After climbing exactly 50 of the steepest steps imaginable, rounding the final bend and rising over and through the arches of Inti Punku – the Sun Gate – the ancient city of Machu Picchu dawns before you. WORDS: Gereurd Roberts.

Upon sight of South America’s largest and best preserved archaelogical site, the magnificent Inca citadel, the aches, pains and strains from the Inca Trail disappear.

Even the awe-inspiring size of the mountains which flank and once protected the city from attackers – Machu Picchu (Old Mountain in Quechua) to the south, Huayna Picchu (Young Mountain) to the north and Putukusi (Happy Mountain) to the east – cannot dwarf the most sacred of ancient Inca sites as it rises from the lush green of its rainforest surroundings to meet, engulf and spoil the eyes.

Almost perfectly preserved granite houses and temples stand tall and proud together with crumbling remains and ruins stretching along a table of land perched almost impossibly between the a backdrop of rugged, seemingly impassable, uninhabitable, sometimes snow-capped peaks.

Tacky and clichéd as it may seem or sound, the first sight of Machu Picchu immediately becomes unforgettable. Combined with the exhaustion of the journey, it leaves even the most travelled backpacker breathless. Or perhaps it is the pilgrimage itself which makes reaching the city of Machu Picchu more meaningful.

There are two ways to reach Peru’s most visited, precious treasure. Catching the train from Cusco is still a popular option – PeruRail have upgraded their service to Machu Picchu, and the journey to the city is still one of the world’s most spectacular.

The train snakes through the Sacred Valley, next to the Urubamba River, where the Spaniards once sailed, and failed, in their quest to find the city in the 1500s, through Ollantaytambo, which offers a tantalising taste of the Inca ruins to come, and finally to Aguas Calientes. From this small village, buses run up a dusty, windy road to Machu Picchu.

But by far the best way to enjoy the Inca experience is to trek the Inca Trail, just as the kings, queens and priests of what was once the most powerful empire on the planet did 500 years ago.

For 40-something kilometres – experts put the exact length of the trek between 40km and 48km – the trail’s avid travellers traverse mountains as tall as 4198m (the height of the heartbreaking first pass at Abra de Huarmihuañusca), trundle down ancient steps of the other side, and walk paths as wide as a person with a sheer drop on the side.

The trail stretches through the Sanctuario Histórico de Machu Picchu, a park of more than 32,000 hectares set aside by the Peruvian government to protect more than 350 types of birds, 47 species of mammal and countless other precious flora and fauna.

The pain of the journey is eased by the outstanding efforts of the Peruvian porters, who, despite being half the size of most of the travellers, carry their luggage and also cook, clean, set up tents and inspire as they run along the ancient road. But mostly the effort is made worthwhile by that first sight of the ancient city.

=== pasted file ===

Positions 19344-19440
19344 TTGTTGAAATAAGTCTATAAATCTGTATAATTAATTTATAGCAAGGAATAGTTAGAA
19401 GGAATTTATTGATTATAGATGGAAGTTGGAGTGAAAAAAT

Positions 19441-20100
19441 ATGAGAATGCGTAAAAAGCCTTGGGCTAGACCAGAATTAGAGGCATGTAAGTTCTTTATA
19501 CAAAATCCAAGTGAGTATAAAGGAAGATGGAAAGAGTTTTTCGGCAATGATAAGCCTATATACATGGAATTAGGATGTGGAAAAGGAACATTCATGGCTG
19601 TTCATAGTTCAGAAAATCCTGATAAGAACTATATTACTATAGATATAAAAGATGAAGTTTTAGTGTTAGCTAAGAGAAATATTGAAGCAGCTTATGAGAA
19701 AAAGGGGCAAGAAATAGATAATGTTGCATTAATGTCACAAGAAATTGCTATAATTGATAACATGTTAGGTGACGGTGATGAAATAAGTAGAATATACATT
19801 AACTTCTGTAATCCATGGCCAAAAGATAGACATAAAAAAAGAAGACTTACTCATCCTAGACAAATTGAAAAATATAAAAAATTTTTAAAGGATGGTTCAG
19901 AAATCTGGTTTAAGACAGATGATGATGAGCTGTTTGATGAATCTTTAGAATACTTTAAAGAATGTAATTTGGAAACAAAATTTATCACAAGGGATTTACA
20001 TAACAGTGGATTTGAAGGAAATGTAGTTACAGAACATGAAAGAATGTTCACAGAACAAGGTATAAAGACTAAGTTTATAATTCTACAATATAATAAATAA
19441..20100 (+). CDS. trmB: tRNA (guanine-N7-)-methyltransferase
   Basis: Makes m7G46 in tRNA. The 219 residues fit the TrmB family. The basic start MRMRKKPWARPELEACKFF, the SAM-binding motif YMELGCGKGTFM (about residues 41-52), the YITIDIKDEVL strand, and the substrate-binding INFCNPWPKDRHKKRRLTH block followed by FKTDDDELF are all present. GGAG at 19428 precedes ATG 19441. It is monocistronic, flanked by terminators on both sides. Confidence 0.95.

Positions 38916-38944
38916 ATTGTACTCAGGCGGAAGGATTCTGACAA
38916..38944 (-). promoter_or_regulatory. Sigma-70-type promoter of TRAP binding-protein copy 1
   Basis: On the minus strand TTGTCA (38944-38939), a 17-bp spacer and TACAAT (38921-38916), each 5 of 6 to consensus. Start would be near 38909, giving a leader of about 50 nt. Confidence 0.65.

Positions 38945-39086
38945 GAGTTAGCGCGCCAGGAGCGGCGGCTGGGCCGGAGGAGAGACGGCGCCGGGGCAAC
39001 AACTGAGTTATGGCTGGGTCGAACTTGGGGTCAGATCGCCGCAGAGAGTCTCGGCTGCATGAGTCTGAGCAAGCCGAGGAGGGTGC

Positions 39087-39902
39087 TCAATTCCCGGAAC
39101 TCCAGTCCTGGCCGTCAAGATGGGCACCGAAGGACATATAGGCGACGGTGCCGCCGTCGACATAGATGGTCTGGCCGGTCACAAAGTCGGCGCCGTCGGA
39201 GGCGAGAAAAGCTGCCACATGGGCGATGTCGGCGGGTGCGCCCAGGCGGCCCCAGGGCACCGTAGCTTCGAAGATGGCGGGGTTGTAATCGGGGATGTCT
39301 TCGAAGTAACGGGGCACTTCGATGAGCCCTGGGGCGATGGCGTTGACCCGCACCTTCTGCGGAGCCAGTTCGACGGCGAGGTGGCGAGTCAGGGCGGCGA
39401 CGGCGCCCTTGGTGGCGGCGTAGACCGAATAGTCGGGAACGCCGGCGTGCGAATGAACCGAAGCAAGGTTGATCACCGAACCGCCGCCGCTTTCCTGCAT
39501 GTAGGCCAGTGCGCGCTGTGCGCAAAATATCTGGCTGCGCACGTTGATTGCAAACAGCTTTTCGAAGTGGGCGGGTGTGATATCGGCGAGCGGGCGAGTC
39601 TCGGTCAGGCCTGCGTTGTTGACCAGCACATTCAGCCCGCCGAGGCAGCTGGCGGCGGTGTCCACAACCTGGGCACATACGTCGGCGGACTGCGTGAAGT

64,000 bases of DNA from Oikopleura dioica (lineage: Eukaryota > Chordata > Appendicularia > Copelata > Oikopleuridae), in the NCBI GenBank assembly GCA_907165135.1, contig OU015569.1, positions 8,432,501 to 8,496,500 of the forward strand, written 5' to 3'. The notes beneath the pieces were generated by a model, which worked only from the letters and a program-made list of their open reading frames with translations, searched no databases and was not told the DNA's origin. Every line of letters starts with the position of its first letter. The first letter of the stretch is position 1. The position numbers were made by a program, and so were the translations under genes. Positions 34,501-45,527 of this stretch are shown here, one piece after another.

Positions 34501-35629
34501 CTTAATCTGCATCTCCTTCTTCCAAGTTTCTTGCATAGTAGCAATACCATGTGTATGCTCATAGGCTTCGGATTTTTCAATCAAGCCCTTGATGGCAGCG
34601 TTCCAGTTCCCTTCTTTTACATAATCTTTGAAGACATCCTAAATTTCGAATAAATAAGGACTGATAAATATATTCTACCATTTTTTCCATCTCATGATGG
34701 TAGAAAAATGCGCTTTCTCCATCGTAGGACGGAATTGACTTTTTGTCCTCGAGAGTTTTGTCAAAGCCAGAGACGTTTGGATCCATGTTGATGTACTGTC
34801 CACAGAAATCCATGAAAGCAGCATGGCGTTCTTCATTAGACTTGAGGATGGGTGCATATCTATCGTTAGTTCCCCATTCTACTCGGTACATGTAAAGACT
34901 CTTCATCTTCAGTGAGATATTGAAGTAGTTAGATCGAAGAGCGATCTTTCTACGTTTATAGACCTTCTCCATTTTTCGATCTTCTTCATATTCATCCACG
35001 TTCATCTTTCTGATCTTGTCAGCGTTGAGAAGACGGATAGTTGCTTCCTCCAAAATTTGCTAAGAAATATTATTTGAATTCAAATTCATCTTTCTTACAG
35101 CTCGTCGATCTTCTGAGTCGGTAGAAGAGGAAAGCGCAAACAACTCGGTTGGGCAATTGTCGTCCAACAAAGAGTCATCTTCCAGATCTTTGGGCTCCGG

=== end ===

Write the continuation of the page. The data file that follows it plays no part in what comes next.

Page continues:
Machu Picchu is the subject of much rumour, legend, and debate among the many who visit each year. Built under the reign of the Inca king Pachacuti in the 15th century, some say the city’s construction took less than a hundred years and that it was used solely for the purposes of astronomy, some claim it was the home of the royal family and priests, while others claim that its agricultural terraces prove it was used for both.

What is known is that the city may still be under the twisted trees and vines of the rainforest were it not for the American explorer Hiram Bingham, who is credited with discovering the citadel. While many local farmers knew of the ruins – if not their significance – it was Bingham who, accompanied by a local, uncovered Machu Picchu on July 24, 1911.

Untouched by the Spanish, who had systematically destroyed most of what they thought important to the Incas, and treasure hunters, Bingham thought the site to be the lost city of Vilcabamba, where the Incas made their final stand against the Conquistadors.

While his first theory was later found to be incorrect, the importance of his discovery was undiminished. Machu Picchu has been found to be the most sacred of Inca sites, a city which merited endless hours of toil to construct the temples and houses with intricate, exemplary stonework.

It is a city which easily affords and rewards the efforts of the Inca Trail, a trek which allows every traveller a true and lasting link to the Incas.

Tips for the trail
• Book in advance. In accordance with new regulations by the Peruvian government, tourist numbers on the Inca Trail are now limited to 500 a day, including cooks, guides and porters – down from as many as 2500 per day in high season, this means that places on the trail fill up several months in advance.
• Independent travellers are also no longer allowed and must be part of an organised tour.
• You must carry the same passport you book your permit with when travelling to Peru – otherwise there’s a chance you’ll be denied a place on the trail. If you renew your passport in between booking and travel, take both passports with you.
• Do the right thing by the people who’ll help you make it to the end. The Inka Porter Project is dedicated to improving working conditions of porters and animal drivers (arrieros) in the Andes – see url below to check out their trekking guidelines.